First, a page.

While I was tidying up downstairs, Enzo was supposed to be eating yogurt and a sweet bun upstairs… what he was actually doing was spreading yogurt all over my couch, the carpet, the wall, himself, and multiple toys. He also crumbled the bun all over the couch… somehow into a fine powder. Though he often gets to sit on the couch in the morning, eating breakfast and having some screen time, this particular day, he decided to make a mess of an otherwise normal — without incidence — routine.
The day to day of being a parent can be challenging — also beautiful, exciting, rewarding, etc. — but because even the most simple of situations can shift so very quickly, and because children are literally supposed to be throwing tantrums, getting into everything, making messes, etc. in order to learn, grow and develop, nap time is “me time” most days of the week in my house, and here’s why you should consider doing the same… especially if you’re a stay-at-home parent.
Being a stay-at-home mom was my dream far before Baby E ever came into this world… and it still is. I feel incredibly blessed to be able to be with my child from the moment he wakes up in the morning until the moment he goes to bed at night… and through the night. BUT, all that togetherness means very little time to myself. I also happen to be one of those moms who lacks balance and has never been away from my child for more than 8 hours and that happened once… so, there’s that. And no, he’s not even in day care.
Anyway, for the first two years of E’s life, I would hurriedly rush around when he fell asleep for nap. I mean, to be fair, up until he was about a year old he only took 15 – 20 minute naps, but even once they climbed to an hour, I couldn’t shake that habit. It felt like the easiest time to get certain tasks done and I hated to “waste” the quiet, uninterrupted time. How much easier is it to load the dishwasher when you don’t have a little one trying to grab the dishes out, climb onto the dishwasher door, watch that they don’t grab anything sharp, etc.?? Wayyyy easier. How much more quickly can you fold a load of laundry without a little one climbing into the fresh clothes and knocking over the neatly folded piles? Muchhh easier. But, I’ve changed my tune and you should probably consider it too.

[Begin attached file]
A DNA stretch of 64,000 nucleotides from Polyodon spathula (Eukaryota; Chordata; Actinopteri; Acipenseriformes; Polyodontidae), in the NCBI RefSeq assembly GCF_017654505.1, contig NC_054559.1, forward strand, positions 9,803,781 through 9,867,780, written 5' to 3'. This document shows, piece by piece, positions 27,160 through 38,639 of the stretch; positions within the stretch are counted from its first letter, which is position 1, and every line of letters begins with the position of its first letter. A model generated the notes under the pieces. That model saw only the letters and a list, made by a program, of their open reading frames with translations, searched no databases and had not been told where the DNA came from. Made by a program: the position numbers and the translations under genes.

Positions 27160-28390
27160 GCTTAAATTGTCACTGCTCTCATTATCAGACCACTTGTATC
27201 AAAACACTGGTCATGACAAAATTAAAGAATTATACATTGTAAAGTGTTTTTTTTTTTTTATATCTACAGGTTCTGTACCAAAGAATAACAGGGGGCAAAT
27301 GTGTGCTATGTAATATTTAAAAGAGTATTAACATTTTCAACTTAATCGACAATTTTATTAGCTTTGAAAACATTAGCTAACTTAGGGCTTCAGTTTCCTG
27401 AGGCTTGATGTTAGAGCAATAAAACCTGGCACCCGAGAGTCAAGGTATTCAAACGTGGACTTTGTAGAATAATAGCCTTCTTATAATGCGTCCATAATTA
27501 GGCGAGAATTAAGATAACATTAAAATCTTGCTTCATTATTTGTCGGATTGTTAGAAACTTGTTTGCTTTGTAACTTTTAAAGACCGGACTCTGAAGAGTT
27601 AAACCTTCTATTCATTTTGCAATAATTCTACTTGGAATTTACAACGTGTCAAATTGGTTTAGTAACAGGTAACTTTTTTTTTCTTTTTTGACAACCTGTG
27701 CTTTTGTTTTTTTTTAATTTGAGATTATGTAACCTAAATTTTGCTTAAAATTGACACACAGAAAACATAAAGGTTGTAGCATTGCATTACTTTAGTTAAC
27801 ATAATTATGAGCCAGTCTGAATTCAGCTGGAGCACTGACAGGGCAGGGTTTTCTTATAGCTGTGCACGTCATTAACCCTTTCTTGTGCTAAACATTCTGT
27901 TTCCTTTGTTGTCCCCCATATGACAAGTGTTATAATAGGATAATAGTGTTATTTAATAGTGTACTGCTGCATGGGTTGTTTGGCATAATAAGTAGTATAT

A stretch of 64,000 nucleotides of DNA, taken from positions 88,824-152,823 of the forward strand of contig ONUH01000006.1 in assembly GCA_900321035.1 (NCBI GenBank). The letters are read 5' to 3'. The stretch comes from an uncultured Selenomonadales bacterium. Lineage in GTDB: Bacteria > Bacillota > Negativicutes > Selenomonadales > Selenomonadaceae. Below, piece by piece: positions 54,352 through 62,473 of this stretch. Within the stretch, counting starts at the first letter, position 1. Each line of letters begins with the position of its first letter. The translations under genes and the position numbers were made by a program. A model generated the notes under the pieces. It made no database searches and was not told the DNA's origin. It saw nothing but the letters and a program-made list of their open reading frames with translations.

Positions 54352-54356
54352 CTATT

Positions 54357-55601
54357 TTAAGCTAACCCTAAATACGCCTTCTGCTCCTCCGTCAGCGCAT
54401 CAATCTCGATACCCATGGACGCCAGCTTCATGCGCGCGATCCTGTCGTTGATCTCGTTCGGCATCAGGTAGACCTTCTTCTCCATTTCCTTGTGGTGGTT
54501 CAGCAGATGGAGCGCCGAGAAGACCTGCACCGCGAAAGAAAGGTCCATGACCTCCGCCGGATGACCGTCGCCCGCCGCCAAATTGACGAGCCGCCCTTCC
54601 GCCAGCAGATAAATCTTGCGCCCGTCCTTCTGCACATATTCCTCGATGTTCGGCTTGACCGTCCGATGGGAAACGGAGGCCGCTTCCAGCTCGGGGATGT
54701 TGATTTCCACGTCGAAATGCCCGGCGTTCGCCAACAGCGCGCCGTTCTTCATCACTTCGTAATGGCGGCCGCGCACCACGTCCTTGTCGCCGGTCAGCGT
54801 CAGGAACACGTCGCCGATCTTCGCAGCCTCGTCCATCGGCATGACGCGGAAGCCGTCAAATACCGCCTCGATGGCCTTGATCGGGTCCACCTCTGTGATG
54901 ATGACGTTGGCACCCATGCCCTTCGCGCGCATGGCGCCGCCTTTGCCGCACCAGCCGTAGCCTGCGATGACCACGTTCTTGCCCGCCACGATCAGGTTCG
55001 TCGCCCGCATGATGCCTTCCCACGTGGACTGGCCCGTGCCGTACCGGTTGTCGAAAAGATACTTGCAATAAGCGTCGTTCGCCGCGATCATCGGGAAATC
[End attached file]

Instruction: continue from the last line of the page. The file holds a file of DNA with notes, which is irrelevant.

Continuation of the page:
If, like me, you don’t have much — if any — time to yourself, nap time can be a much needed break from the madness and… a reset. I sometimes use it for a quick 30 minute workout (something I will be doing more regularly very soon), I often take a shower in peace, I meditate, I read, I blog, I eat lunch without having to help my kid eat his lunch, I write in my gratitude journal, I catch up on trash TV, I have uninterrupted calls with friends, or on a particularly crazy day…. I just sit quietly (for a few minutes anyway.) If I was still doing remote work from home, I could also use nap time for that because that’s something for me. Since I began the practice of “me time” at nap time, I find myself to be a calmer, more collected and patient mom. If needed (and let’s be honest, most days it is… at least in this toddler stage of life), I’m able to adjust my head space and put the chaos of the morning behind me so I can be a better more present mom in the afternoon… something that can be incredibly difficult if I don’t allow myself the time to reset.
Now, if your child takes three hour naps so you’re having a hard time wrapping your mind around this concept, I get it. Enzo only takes one hour naps and I feel entirely great about giving myself an hour out of the day. If E took longer naps, I might use the first half for myself, and the second half to get housework done. I also only have one child, so if you have multiple with different nap schedules, none of this may be feasible at the moment. But, something I’ve realized that’s important to note, I think it is crucial for kids to see all the work that’s done at home… I don’t want Enzo to just wake up from nap and the entire house is newly cleaned and he thinks a magic cleaning fairy came in to do it while he slept. Seeing me get stuff done — and helping when appropriate — creates, in my opinion, a more aware, appreciative, and helpful child.
Yes, some days our schedule doesn’t allow “me time” while he naps, and that’s okay. But, I think in a world where “grinding” 24/7 seems to be celebrated yet we’re also all supposed to somehow prioritize “self care” and “mindfulness” simultaneously, saying yes to “me time” when possible while your child sleeps is a simple way to take a break from the mom (or dad) grind, and intentionally care for yourself… which ultimately helps you to better care for those around you. So, if you need permission from a random lady on the internet, here’s yours: make nap time “me time” immediately.. and hey, if you hate having some focused time to yourself, you can always give up the nap time practice whenever you want 😉